Retirement isn't what it used to be. Instead of leaving the workforce at age 65 and hitting the golf course every day, many retirees are going back to work.
According to a recent Longevity Alliance and Harris Interactive poll, 43 percent of surveyed retirees seriously considered re-entering the workforce shortly after they left their companies.
Many people need to keep working for financial reasons, but some are choosing to continue to work in an entirely new career. Regardless of the reason, it's important for people to understand how going back to work might impact their retirement benefits and taxes.
Individuals thinking about rejoining the workforce after retiring need to first understand how Social Security benefits, health insurance and taxes will be affected so they don't lose benefits or end up in a higher tax bracket.
Social Security benefits
If you're 62 or older, you may have already decided to start receiving Social Security retirement benefits. If you get a new job to increase your income, you may be out of luck. You're required to notify the Social Security Administration, and if you're not yet at full retirement age (as defined by the SSA), your benefits may be reduced if you earn more than the annual income limit (which is $15,120 in 2013). Generally, for every $2 you earn above the annual limit, your benefits are reduced by $1.
The SSA full-retirement age has been gradually increasing, and it now ranges from 65 to 67 years old, depending on the year you were born. (It is 67 for everyone born in 1960 and later.)
If you're at the year when you'll reach your full retirement age but haven't had your birthday yet, your benefits will decrease, but not by as much. They'll be reduced by $1 for every $3 you earn above the annual limit ($40,080 in 2013), until your birthday.
You can estimate how much your annual benefits will be reduced by using the SSA's Retirement Earnings Test Calculator. The SSA also has "How Work Affects Your Benefits," which is available online as a PDF.
Once you reach full retirement age, your benefits will not be reduced, no matter how much money you earn.
If you return to work after you start receiving benefits, you may be able to receive a higher benefit based on those earnings. The SSA automatically recomputes your benefit amount after additional earnings are credited to your earnings record, and it will reset your benefits to a higher number based on your current age and past earnings.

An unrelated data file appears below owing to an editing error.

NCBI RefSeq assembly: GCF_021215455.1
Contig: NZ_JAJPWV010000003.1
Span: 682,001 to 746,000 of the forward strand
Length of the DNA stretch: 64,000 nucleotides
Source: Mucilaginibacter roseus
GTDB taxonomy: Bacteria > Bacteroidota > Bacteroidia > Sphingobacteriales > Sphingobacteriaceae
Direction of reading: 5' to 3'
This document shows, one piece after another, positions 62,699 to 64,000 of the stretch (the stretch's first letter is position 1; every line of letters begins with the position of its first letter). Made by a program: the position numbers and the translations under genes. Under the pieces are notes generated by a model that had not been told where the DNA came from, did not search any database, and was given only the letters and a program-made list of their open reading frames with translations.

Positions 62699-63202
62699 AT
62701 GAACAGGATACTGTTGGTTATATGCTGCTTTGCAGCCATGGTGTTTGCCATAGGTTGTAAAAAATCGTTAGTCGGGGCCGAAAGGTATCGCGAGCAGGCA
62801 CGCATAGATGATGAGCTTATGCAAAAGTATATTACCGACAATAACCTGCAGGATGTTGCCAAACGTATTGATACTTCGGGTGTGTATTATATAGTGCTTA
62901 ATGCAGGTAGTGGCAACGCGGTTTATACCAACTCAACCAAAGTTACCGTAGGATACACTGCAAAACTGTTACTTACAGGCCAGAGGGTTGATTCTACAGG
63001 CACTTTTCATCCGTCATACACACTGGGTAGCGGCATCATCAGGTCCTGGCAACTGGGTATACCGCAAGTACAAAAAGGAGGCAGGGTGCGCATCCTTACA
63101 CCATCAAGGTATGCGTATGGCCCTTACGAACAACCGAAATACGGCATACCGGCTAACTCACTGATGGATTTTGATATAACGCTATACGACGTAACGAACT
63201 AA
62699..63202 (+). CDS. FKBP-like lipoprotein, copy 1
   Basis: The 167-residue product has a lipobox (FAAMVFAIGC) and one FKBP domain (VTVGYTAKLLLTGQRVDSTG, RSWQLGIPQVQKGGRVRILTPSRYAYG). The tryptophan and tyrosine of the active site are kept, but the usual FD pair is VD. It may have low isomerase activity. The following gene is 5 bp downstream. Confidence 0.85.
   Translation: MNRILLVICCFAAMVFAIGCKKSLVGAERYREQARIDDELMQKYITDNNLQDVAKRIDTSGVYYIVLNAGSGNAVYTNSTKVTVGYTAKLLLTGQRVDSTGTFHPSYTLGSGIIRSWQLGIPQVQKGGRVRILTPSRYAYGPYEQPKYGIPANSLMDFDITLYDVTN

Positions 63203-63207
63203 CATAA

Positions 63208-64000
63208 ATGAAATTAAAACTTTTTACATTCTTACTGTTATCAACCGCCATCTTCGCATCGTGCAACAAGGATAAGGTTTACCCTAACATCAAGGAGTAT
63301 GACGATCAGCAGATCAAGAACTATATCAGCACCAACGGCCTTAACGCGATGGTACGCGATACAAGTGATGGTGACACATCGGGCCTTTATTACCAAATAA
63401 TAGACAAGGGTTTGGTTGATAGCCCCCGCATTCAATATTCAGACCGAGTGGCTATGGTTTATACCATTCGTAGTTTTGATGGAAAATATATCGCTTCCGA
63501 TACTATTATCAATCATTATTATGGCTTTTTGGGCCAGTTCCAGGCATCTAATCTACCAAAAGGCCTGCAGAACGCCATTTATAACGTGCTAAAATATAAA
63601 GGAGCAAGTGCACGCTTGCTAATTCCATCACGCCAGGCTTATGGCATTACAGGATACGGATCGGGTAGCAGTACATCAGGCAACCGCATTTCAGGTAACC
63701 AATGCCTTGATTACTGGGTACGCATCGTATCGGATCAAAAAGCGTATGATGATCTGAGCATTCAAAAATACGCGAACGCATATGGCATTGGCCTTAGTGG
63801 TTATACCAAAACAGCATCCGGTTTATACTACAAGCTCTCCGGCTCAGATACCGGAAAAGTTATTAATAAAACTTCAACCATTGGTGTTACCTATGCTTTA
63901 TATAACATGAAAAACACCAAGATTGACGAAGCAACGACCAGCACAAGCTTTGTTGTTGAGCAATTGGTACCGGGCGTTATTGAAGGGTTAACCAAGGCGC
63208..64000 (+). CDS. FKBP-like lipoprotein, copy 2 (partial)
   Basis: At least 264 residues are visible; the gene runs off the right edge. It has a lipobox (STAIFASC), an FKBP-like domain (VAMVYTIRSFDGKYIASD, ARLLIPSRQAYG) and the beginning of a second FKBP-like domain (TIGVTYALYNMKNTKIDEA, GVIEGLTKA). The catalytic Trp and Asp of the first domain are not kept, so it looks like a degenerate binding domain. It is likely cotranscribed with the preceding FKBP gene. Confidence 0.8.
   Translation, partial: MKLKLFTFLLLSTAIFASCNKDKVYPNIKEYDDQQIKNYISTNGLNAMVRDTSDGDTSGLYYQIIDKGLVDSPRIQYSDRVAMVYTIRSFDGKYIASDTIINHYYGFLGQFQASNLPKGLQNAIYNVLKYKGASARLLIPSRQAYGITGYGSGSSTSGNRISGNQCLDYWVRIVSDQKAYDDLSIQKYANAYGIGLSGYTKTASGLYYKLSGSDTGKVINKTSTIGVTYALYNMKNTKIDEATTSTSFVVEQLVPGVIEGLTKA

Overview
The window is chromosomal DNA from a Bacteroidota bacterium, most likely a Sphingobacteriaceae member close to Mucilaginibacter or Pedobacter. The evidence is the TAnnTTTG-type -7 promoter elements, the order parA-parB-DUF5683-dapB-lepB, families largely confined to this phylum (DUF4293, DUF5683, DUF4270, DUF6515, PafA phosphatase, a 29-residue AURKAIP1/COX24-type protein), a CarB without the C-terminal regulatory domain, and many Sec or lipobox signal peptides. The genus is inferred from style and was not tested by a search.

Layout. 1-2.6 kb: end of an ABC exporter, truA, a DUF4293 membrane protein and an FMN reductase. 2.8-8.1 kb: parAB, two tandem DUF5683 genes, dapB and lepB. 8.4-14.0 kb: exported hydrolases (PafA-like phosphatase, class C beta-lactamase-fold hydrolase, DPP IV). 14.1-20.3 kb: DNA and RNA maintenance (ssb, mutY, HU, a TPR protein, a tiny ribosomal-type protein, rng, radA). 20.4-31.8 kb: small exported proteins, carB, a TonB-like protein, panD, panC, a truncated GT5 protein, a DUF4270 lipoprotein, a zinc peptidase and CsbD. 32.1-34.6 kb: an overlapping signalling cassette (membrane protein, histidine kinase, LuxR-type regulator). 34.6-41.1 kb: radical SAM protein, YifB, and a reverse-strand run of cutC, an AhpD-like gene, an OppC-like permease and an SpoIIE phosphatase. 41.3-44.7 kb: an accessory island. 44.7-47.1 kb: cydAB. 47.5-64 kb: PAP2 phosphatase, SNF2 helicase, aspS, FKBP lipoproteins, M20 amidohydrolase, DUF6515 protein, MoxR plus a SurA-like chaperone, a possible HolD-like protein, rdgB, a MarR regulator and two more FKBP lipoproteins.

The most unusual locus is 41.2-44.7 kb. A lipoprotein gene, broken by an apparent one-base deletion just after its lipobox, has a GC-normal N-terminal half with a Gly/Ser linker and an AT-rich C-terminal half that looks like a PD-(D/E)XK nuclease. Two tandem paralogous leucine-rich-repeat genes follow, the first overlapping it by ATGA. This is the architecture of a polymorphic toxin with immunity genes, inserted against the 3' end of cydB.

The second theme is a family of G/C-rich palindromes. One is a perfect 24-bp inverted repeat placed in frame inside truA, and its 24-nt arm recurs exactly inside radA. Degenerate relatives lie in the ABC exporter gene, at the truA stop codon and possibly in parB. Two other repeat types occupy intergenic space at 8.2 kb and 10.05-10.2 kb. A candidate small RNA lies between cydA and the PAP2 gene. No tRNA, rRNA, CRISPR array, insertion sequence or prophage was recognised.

Going back to work might mean more money, but it also could bump you into a higher tax bracket. In addition, extra distributions or benefits received on top of your salary may count as additional income. Taking pension distributions on top of a regular salary, or by collecting Social Security benefits while continuing to work, could result in higher taxes.
Crunch the numbers to see how close your current income is to the next tax bracket.
Health insurance is one of the biggest reasons many people under age 65 stay in, or return to, the workforce. If you're 65 or older and already covered by Medicare, check with your employer's human resources department about how its insurance coverage would work with your Medicare. You can also read Medicare's publication, "Medicare and Other Health Benefits: Your Guide to Who Pays First."
If you have private health insurance, compare your benefits and coverage to what might be available from your new employer. Although group plans tend to be cheaper than individual policies, it might make sense to keep what you have rather than canceling and reapplying at a later date. This is especially true if you have retiree health insurance from a former employer.
Pension plans and retirement accounts
Returning to work will likely ease your financial situation and allow you to delay accessing your 401(k) account. But if you have a traditional pension plan or IRA, rules will vary. Check with your pension plan provider and the human resources department at your company to see if returning to work will impact your benefits. This is especially important if you're returning to the same employer. The 401(k) rules get more restrictive for business owners with ownership interest exceeding 5 percent.
Working past age 70.5 doesn't affect the required minimum distribution rules for traditional IRAs. RMDs are still required and will generally be taxed as ordinary income. There are no RMD requirements for Roth IRAs.
Learn more about Pennsylvania Institute of Certified Public Accountants (PICPA) at www.ineedacpa.org.